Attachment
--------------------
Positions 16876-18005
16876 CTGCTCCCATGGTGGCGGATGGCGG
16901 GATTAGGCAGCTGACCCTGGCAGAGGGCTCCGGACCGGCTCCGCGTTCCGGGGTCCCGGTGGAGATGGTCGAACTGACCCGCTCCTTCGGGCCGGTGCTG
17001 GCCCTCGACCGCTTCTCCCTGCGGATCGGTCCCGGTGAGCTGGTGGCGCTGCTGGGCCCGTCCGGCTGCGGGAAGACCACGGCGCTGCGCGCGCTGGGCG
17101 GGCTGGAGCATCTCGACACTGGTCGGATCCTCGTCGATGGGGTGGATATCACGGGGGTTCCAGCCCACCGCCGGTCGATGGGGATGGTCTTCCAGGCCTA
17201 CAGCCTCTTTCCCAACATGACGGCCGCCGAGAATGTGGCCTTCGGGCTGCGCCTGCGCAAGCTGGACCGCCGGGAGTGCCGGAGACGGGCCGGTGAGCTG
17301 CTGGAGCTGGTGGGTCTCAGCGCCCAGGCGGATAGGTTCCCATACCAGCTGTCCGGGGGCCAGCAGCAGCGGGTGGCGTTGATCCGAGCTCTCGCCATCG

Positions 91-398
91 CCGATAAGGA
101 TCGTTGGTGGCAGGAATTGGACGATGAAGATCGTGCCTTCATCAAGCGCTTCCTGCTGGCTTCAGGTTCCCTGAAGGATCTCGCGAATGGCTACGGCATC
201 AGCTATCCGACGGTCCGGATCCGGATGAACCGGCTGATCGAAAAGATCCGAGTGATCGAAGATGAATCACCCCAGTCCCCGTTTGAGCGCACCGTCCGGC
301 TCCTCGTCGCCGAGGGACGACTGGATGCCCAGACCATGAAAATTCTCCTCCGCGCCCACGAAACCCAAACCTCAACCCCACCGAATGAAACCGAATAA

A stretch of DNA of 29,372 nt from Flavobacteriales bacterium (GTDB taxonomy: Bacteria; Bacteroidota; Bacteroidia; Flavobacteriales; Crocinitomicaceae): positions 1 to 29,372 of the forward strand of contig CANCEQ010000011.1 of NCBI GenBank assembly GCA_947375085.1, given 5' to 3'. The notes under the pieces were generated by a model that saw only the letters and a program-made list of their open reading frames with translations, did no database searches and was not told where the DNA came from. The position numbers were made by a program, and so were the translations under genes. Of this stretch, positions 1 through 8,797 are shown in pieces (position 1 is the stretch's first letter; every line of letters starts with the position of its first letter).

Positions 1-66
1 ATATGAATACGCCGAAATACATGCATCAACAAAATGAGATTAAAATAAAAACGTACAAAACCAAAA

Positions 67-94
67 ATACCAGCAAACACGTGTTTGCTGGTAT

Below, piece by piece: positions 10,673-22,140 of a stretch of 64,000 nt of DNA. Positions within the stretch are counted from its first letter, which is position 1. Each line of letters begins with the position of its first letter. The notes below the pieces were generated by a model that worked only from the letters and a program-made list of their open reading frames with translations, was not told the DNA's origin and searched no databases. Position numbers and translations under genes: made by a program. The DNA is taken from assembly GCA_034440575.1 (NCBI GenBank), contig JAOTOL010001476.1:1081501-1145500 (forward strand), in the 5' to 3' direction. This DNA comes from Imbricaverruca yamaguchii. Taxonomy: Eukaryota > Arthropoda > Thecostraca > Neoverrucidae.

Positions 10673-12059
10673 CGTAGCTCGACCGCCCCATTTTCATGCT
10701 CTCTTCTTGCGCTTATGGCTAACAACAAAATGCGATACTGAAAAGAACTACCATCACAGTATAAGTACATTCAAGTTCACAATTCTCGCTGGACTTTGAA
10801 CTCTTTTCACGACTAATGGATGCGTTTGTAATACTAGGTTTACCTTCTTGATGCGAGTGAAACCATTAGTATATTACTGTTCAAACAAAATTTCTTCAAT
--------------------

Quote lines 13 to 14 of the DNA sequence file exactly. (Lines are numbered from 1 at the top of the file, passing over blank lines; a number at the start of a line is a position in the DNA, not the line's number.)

A stretch of DNA of 29,372 nt from Flavobacteriales bacterium (GTDB taxonomy: Bacteria; Bacteroidota; Bacteroidia; Flavobacteriales; Crocinitomicaceae): positions 1 to 29,372 of the forward strand of contig CANCEQ010000011.1 of NCBI GenBank assembly GCA_947375085.1, given 5' to 3'. The notes under the pieces were generated by a model that saw only the letters and a program-made list of their open reading frames with translations, did no database searches and was not told where the DNA came from. The position numbers were made by a program, and so were the translations under genes. Of this stretch, positions 1 through 8,797 are shown in pieces (position 1 is the stretch's first letter; every line of letters starts with the position of its first letter).

Positions 1-66